Source: Timothy D. Chandler and Rafael Gely, Working USA: The Journal of Labor and Society, Vol. 10 no. 2, June 2007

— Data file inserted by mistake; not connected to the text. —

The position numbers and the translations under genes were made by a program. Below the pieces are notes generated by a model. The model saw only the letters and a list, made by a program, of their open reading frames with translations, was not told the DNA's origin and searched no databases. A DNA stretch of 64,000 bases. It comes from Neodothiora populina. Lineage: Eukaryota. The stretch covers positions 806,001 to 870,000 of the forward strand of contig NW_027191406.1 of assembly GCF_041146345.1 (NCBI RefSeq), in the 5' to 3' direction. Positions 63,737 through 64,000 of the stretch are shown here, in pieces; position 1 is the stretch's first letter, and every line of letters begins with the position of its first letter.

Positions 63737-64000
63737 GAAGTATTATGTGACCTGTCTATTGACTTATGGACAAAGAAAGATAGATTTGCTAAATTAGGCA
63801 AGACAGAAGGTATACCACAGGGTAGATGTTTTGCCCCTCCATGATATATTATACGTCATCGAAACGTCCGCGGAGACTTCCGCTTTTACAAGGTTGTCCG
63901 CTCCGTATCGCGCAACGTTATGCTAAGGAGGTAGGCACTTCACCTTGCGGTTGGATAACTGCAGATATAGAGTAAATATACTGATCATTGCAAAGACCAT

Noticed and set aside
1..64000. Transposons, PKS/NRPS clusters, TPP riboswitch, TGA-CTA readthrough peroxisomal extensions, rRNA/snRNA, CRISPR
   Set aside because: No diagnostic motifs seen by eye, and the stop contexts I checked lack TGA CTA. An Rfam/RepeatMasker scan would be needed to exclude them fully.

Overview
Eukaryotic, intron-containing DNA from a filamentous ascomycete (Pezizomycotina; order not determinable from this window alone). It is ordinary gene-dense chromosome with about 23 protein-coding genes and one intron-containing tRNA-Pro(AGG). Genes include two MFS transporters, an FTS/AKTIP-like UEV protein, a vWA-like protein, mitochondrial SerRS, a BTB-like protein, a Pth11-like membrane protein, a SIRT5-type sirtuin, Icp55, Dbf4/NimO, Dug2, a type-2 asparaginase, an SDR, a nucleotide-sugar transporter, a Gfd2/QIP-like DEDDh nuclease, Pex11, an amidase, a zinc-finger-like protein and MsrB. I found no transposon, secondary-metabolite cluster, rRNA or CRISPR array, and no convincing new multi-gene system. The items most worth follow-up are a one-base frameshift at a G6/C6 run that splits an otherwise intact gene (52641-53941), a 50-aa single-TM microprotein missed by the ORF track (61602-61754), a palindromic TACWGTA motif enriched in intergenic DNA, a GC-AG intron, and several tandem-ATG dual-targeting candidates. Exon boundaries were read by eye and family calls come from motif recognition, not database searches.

A major complaint of the Change to Win Coalition (“Coalition”) is the American Federation of Labor-Congress of Industrial Organizations’ failure to “follow the work” and allocate sufficient resources to organizing, particularly in industries experiencing job growth. Our article uses industry-level data from National Labor Relations Board-supervised elections from 1970 to 2000 to evaluate the validity of this criticism. We find support for the Coalition’s claim. Most industrial groups faired better than manufacturing in election outcomes. Yet union organizing activity was lower in other industries. Moreover, declining organizing activity within manufacturing suggests that other industries, most notably services, account for an even greater share of new entrants into the labor movement.